A Christian doctor has said that he was allegedly dismissed from his job at a government office because he refused to call “any six-foot-tall bearded man ‘madam’,” an employment tribunal has heard.
Dr David Mackereth, 56, told a hearing in Birmingham on Wednesday that he had been dismissed from his role as a health and disability assessor at Birmingham Fiveways assessment centre, part of the Department for Work and Pensions, after refusing in theory to use a transgender person’s preferred personal pronoun, the BBC reports.
Dr Mackereth, an experienced emergency department medic, told the tribunal that shortly after his appointment in May 2018, he was asked by his line manager, James Owen: “If you have a man six foot tall with a beard who says he wants to be addressed as ‘she’ and ‘Mrs’, would you do that?”
The trained theologian and “unashamed” evangelical Christian gave his answer that he would not because it was against his religion. The medic alleged that Owen told him he was “overwhelmingly likely” to lose his job unless he changed his convictions, and in June 2018, the doctor alleged that he was dismissed.
"What we are being asked to do in the medical profession is so contrary to sound reason."
Watch Dr David Mackereth discuss the use of transgender pronouns in the medical profession as his case is heard this week.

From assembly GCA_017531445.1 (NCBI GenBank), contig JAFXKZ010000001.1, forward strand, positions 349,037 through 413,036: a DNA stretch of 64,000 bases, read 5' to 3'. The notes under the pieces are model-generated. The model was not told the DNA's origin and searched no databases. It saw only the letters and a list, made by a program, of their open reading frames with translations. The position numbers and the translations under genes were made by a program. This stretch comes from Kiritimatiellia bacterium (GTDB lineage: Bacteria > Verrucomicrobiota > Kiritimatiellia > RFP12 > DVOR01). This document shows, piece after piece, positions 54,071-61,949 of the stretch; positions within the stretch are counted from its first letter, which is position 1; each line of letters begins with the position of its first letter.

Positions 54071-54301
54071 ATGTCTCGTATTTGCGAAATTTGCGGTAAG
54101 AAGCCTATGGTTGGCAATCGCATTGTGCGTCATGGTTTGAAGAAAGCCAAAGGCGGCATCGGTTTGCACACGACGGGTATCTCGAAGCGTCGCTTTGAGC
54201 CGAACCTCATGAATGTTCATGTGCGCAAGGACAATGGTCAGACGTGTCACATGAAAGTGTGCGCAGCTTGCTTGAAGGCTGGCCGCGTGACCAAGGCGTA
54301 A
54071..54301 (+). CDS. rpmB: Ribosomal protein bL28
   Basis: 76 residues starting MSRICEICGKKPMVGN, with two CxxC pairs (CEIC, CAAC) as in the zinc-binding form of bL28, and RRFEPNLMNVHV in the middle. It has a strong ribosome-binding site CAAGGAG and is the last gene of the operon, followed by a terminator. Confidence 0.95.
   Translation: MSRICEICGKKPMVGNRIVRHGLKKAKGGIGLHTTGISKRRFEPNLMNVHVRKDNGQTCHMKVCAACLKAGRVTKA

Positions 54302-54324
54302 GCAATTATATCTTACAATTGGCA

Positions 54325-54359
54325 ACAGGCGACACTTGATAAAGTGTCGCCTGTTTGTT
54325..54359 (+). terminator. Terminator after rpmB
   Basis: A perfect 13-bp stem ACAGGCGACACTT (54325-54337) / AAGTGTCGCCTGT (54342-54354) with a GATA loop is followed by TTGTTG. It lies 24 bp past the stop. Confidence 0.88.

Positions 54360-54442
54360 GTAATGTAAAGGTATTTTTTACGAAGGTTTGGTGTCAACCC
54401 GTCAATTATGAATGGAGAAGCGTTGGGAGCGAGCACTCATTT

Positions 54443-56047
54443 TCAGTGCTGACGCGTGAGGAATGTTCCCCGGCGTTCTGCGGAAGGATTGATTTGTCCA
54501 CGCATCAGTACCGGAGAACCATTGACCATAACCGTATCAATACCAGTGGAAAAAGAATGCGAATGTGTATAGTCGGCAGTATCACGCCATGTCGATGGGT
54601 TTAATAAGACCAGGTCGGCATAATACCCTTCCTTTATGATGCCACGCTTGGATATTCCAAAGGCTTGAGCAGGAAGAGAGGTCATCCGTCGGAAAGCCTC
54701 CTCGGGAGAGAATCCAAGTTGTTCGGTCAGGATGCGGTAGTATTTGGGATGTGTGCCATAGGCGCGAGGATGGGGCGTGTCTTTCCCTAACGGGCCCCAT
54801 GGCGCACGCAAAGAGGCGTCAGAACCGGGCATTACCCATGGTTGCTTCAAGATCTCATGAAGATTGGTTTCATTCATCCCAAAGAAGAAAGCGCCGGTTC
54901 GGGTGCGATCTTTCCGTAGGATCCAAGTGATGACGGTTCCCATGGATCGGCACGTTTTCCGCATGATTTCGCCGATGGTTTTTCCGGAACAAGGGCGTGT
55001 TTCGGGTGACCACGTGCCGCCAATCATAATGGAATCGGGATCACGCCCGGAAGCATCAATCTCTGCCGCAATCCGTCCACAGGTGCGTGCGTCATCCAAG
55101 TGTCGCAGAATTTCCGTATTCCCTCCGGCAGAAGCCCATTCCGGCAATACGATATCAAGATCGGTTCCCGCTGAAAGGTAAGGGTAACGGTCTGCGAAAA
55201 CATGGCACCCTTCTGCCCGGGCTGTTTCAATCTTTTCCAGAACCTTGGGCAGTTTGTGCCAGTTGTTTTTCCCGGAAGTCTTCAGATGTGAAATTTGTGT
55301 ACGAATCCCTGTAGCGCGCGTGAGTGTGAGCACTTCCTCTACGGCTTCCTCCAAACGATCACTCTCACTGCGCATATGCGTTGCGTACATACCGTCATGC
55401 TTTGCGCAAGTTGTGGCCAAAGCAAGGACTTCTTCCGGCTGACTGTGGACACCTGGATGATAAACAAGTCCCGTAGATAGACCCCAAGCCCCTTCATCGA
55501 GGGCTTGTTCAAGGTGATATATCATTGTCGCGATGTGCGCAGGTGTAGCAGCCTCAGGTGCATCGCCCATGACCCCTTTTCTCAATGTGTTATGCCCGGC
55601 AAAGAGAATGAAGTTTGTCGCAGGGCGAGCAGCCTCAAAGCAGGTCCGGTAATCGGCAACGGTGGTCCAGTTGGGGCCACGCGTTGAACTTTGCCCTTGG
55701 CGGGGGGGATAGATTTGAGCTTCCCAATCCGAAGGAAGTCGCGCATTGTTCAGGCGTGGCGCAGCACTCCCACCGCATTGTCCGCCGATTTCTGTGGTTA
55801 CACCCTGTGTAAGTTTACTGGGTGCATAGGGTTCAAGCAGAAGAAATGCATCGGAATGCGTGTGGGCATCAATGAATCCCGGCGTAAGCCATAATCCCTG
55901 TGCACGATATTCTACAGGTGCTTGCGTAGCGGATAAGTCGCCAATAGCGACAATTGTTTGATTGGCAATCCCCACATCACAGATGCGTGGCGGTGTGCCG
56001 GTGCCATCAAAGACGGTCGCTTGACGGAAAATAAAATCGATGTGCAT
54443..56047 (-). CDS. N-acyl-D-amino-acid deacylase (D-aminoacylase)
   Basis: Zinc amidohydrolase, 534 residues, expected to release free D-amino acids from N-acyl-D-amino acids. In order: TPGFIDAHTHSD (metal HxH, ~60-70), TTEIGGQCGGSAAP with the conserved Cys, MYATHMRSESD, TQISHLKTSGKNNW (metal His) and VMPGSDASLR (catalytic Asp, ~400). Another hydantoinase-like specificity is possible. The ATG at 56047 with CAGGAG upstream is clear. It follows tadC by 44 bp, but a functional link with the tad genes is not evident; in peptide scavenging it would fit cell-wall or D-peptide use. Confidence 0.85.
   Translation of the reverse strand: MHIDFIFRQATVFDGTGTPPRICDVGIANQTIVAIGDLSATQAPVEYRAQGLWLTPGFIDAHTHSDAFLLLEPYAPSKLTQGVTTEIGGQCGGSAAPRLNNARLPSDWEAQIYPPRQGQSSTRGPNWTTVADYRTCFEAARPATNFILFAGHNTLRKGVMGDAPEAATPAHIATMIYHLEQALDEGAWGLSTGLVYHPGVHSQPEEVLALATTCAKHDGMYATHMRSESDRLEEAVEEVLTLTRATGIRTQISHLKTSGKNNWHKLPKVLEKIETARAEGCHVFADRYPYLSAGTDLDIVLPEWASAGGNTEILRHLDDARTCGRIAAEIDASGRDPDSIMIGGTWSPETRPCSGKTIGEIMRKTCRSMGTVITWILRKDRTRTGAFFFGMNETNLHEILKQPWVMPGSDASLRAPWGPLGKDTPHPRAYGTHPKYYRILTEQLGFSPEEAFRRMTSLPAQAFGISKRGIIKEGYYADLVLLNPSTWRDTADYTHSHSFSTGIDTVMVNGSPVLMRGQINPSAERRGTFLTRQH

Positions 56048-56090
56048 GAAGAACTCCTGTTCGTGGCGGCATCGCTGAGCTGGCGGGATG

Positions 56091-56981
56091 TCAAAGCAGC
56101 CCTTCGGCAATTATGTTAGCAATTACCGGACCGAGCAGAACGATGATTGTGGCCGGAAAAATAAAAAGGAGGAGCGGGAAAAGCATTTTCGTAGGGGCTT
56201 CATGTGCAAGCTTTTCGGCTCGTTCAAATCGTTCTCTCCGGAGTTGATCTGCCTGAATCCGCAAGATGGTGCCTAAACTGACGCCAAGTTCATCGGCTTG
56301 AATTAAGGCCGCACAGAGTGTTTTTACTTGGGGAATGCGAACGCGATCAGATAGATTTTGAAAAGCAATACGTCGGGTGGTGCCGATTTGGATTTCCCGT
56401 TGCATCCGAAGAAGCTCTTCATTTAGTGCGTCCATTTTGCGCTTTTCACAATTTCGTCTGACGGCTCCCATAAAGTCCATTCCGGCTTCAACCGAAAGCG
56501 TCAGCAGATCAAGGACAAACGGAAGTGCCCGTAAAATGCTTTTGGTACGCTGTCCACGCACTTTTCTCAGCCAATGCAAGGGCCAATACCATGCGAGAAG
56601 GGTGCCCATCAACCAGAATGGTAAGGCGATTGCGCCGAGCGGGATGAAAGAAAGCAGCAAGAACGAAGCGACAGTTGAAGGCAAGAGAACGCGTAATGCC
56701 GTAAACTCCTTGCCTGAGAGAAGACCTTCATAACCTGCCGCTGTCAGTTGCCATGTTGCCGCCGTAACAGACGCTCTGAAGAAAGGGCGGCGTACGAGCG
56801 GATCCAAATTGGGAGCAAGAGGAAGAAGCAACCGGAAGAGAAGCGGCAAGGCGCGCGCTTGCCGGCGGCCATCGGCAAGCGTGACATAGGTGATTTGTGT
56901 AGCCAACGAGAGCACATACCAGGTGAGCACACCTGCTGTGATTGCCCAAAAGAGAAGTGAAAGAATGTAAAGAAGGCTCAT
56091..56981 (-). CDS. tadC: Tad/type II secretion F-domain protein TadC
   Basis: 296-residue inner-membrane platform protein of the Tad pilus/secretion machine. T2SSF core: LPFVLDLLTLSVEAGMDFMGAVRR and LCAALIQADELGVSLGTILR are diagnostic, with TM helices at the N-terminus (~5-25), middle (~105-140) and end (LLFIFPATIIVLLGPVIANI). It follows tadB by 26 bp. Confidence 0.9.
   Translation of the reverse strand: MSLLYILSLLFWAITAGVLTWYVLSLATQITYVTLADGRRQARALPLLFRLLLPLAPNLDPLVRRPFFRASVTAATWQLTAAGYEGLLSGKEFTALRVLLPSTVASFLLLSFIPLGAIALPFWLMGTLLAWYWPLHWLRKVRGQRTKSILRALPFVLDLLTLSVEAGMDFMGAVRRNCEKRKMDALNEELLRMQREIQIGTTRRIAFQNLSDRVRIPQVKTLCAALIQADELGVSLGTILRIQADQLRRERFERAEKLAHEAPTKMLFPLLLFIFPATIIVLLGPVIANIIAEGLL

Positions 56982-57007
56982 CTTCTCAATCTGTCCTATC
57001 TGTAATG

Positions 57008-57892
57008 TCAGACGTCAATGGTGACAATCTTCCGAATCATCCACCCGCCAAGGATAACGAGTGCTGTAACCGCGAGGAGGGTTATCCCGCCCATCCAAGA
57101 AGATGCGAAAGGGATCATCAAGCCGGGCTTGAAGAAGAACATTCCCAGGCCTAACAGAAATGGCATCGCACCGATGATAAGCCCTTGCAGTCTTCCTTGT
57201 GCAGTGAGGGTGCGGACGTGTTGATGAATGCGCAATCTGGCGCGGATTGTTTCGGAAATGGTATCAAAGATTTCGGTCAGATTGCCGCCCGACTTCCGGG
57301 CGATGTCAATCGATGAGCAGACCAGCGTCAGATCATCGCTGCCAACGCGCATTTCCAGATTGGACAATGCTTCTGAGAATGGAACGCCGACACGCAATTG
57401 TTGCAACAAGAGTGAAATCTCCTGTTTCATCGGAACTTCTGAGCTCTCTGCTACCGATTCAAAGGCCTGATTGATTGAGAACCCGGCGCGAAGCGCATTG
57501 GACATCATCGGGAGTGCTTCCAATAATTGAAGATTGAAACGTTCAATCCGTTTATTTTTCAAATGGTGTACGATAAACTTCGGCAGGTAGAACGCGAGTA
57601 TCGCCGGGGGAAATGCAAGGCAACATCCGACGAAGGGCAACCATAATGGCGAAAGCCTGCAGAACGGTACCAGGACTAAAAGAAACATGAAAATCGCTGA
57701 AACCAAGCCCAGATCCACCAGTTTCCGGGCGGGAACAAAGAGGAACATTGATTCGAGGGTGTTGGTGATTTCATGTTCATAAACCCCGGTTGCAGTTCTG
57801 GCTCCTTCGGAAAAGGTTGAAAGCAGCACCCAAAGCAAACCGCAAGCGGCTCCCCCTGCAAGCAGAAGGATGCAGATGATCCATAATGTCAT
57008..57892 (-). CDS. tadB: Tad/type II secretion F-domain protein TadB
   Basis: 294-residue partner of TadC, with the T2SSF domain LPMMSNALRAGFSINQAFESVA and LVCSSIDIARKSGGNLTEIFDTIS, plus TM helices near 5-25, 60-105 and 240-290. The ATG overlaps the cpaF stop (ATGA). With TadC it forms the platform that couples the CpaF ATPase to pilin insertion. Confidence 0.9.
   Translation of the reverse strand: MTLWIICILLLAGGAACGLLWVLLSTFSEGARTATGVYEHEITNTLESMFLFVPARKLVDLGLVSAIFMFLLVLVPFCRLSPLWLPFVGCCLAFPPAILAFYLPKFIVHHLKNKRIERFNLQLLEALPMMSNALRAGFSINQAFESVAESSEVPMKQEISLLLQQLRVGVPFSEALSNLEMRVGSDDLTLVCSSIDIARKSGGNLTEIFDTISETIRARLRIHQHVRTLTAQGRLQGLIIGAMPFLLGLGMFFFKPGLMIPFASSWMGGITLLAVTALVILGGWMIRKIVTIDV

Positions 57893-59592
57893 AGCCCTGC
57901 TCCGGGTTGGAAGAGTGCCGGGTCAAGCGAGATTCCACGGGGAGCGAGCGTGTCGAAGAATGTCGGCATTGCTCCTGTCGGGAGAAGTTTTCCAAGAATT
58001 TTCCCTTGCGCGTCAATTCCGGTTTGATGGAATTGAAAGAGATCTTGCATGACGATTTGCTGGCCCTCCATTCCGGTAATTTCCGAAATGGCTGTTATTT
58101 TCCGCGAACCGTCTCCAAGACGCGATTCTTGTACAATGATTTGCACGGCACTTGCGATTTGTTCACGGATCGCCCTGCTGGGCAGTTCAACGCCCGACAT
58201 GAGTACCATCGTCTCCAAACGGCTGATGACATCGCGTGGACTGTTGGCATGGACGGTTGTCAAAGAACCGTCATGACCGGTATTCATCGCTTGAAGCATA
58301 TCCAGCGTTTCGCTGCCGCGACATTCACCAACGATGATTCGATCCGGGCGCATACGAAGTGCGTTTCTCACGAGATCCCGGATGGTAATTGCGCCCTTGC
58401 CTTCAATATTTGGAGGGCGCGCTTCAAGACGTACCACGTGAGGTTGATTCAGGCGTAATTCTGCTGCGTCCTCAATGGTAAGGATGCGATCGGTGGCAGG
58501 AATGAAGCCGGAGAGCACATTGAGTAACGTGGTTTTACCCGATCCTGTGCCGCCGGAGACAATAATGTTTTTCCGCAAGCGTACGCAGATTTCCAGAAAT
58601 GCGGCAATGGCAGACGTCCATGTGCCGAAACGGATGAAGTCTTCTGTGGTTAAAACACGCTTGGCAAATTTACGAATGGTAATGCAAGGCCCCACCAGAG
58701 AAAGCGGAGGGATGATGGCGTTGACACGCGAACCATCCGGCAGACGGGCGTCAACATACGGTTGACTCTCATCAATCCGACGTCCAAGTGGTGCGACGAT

— Christian Concern (@CConcern) July 9, 2019
The DWP say that Dr Mackereth left the role after receiving a letter where he was instructed to follow the “process as discussed in your training”, to which the doctor replied: “I am a Christian and in good conscience cannot do what the DWP is requiring of me.” The father of four maintains that he was dismissed and is a victim of harassment and discrimination.
The Christian told the tribunal on Wednesday that he was dismissed “not because of any realistic concerns over the rights and sensitivities of transgender individuals, but because of my refusal to make an abstract ideological pledge”.
“In truth, the argument between us arose not because of any realistic concerns over the rights and sensitivities of transgender individuals, but because of my refusal to make an abstract ideological pledge to call any six-feet tall bearded man ‘madam’ on his whim.
“Throughout this process I kept stressing that my objection to that misuse of pronouns was based on my Christian beliefs and conscience.”
Concluding his opening statement, Dr Mackereth, who now works as an emergency doctor in Shropshire said: “What I object to is being forced to do violence to language and common sense, in a ritual denial of an obvious truth, for the sake of an ideology which I disbelieve and detest.
“The very fact a doctor can be pulled off the shop floor for an urgent interrogation about his beliefs on gender fluidity is both absurd and very sinister.”
Dr Mackereth also said that the recognition of transgenderism as “normal” and that “such delusional beliefs” being “accepted at face value” was not the result of “scientific evidence” but “political pressure”.
His case is being supported by the Christian Legal Centre, whose chief executive Andrea Williams described the doctor as “a Christian hero who chose to sacrifice his distinguished professional career rather than compromise on the Bible and his conscience”.
The tribunal is ongoing.